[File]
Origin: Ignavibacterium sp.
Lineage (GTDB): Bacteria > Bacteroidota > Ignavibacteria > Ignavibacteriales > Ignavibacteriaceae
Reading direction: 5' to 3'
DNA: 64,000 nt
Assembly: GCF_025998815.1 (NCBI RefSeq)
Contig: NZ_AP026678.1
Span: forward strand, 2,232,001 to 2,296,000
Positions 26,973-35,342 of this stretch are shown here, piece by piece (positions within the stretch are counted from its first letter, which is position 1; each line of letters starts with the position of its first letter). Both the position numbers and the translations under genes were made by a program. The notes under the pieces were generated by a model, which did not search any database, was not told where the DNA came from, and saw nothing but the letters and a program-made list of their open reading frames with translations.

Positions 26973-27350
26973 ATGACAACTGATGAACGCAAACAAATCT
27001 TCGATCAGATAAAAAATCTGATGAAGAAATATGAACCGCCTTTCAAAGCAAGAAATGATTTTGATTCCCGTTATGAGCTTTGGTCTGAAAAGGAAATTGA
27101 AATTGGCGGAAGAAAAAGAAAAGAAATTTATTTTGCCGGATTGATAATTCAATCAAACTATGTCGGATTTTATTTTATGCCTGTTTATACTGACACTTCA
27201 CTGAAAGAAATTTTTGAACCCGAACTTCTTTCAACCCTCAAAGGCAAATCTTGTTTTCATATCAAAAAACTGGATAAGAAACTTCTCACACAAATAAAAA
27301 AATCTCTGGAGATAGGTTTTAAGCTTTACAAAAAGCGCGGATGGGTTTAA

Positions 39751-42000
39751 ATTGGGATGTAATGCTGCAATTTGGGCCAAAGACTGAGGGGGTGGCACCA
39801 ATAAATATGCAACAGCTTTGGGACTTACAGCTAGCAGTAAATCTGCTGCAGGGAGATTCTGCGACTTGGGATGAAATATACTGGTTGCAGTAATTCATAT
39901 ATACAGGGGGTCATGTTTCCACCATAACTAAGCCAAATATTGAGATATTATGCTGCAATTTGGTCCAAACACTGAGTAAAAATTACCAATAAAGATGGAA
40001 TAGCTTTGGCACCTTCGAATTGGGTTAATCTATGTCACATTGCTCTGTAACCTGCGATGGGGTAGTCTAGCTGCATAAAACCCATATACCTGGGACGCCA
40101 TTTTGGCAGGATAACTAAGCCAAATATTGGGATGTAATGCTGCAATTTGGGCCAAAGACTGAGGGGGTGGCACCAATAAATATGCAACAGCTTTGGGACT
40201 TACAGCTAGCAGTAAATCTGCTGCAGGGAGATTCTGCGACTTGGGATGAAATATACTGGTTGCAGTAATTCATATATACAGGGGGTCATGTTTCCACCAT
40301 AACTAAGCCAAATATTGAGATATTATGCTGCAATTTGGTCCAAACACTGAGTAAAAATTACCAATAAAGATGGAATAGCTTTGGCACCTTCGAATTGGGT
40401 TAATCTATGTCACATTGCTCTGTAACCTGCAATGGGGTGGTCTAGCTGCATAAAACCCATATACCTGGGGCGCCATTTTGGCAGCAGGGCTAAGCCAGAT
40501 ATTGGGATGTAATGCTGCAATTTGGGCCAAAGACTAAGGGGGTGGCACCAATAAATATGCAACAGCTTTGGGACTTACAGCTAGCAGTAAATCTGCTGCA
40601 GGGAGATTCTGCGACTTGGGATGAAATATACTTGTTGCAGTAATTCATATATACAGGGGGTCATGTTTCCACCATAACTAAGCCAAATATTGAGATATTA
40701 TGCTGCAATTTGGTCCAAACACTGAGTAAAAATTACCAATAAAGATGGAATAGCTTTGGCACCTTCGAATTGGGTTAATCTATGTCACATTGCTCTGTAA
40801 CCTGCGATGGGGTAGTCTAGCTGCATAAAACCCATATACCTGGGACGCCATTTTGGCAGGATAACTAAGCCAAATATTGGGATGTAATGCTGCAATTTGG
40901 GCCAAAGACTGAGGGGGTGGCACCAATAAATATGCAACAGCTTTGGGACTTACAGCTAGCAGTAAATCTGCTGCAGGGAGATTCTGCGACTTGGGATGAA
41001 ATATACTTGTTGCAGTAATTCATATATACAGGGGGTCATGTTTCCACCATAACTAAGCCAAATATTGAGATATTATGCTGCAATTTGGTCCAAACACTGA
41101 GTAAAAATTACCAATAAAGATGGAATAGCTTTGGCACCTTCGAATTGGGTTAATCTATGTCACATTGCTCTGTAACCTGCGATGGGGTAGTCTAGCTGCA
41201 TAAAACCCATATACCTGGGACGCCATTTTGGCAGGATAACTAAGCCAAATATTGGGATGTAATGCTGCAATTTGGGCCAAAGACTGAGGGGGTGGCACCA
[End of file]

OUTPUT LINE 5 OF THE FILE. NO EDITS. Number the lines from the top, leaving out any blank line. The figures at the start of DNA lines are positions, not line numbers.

Assembly: GCF_025998815.1 (NCBI RefSeq)